When I left the employ of Krause/F+W publications in May, 2006, I arranged to buy about a million sportscards that had accumulated in the company's warehouse.
These were mostly cards that had been sent to our sports collectors' periodicals (SCD, Tuff Stuff, Baseball Cards/Sports Cards, et al.) by the card companies for product reviews, cataloging, etc.
The vast majority of the cards were from the 1990s.
One theme that I noticed was cards of players who were dressed for cold weather. Baseball is largely thought of as a summer game, but in the early days of the season and in the postseason in northern climes, the weather can be awfully chilly.
By the mid-1990s the proliferation of card companies, and the proliferation of card sets from each of them, flooded collectors with new cards. At the peak of (over)production, there were at least 20,000 new baseball cards being produced each year.
Most of these cards used at least two, and sometimes three, photos on each player's card. This created unprecedented demand for player photos . . . portraits, candids and game-action. Today, with far fewer cards, the need for photos is nowhere near as acute, so photos such as these are seldom seen on cards from the late-1990s to date.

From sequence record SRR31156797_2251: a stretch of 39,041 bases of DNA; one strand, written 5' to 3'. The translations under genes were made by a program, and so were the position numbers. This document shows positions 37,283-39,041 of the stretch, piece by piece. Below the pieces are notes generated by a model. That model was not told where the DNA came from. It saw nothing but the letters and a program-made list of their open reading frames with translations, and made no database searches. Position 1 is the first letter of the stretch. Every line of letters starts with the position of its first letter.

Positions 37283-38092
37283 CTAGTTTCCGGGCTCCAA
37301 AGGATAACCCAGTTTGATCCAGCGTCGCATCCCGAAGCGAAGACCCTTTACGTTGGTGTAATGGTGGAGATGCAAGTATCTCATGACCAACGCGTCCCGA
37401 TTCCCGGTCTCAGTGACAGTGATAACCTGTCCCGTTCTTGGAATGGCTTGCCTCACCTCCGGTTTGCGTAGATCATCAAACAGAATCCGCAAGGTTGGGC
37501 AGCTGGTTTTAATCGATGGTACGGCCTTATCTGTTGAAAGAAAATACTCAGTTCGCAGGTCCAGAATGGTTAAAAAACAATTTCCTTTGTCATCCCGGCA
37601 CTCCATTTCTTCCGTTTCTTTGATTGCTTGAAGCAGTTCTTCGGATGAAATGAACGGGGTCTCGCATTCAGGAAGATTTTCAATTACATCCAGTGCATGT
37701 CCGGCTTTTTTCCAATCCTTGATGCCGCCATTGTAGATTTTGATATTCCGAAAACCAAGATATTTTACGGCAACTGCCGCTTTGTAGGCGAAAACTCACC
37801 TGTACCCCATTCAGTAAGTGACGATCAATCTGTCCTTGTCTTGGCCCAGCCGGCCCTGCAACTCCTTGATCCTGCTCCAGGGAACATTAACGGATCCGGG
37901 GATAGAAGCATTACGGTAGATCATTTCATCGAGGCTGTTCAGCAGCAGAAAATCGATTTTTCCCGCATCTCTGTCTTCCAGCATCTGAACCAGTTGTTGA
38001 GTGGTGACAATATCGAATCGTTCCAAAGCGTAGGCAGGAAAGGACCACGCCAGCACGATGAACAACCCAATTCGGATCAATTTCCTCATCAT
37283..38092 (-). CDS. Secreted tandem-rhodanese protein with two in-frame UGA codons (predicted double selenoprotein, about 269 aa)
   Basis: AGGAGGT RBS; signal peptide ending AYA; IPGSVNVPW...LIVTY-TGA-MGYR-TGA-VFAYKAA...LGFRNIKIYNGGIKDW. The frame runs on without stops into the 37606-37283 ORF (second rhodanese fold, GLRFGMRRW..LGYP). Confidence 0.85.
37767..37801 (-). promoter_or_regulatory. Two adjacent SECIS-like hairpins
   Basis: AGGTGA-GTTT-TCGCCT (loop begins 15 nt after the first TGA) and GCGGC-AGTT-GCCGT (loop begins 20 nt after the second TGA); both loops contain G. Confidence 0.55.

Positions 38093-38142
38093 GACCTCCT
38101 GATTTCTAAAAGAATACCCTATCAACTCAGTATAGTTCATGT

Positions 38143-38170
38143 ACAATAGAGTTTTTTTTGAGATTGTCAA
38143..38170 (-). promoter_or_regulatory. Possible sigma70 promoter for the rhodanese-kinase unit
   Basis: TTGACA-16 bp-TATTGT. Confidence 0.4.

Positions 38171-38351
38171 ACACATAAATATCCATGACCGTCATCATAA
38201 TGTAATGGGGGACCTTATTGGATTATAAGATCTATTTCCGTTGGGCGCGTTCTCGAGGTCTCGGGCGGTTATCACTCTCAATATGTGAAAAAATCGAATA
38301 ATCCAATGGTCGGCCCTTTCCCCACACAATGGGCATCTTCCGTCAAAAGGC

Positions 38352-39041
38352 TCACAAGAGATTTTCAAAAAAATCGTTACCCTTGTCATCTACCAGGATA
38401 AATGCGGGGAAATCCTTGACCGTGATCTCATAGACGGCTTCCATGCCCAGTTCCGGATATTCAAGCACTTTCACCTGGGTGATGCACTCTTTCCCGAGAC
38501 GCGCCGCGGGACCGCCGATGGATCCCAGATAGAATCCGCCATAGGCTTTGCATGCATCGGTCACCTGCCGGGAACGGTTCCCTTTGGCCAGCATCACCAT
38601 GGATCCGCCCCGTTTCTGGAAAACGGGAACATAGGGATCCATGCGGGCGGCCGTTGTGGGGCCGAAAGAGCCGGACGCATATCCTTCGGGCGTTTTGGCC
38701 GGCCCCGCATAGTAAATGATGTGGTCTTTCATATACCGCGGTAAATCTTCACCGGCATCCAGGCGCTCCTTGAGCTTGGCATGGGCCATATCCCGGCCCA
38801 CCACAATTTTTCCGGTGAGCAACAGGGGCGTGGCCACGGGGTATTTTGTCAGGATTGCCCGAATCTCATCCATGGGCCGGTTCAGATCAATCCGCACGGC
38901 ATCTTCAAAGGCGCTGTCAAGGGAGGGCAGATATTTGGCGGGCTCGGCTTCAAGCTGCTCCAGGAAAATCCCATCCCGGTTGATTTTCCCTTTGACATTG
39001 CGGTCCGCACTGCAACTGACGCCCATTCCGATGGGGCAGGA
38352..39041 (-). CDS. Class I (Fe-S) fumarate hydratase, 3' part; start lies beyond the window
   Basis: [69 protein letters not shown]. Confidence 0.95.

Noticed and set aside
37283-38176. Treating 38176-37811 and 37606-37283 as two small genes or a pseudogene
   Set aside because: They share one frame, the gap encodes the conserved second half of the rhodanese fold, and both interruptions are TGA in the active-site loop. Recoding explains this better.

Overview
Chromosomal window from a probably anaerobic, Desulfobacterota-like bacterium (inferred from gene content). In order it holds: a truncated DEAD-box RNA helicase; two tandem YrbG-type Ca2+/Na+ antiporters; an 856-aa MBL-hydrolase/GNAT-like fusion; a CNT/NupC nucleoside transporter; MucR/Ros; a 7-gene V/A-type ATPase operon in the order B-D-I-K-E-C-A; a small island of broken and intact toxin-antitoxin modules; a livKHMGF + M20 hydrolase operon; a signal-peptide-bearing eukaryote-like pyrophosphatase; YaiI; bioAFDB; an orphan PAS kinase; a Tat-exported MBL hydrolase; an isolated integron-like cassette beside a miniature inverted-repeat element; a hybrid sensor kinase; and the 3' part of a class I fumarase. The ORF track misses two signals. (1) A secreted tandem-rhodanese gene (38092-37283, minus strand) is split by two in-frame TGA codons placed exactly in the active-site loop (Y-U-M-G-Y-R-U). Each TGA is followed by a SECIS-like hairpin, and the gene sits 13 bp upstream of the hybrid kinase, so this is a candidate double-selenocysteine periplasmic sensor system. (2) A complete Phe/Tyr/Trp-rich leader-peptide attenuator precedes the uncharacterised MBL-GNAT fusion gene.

I came up with about 40 cards that fit the cold-weather theme; there are probably more. Putting together a collection like this proves that the card hobby can still be fun, and isn't exclusively the province of superstars, autographs, game-used inserts and 1/1s.
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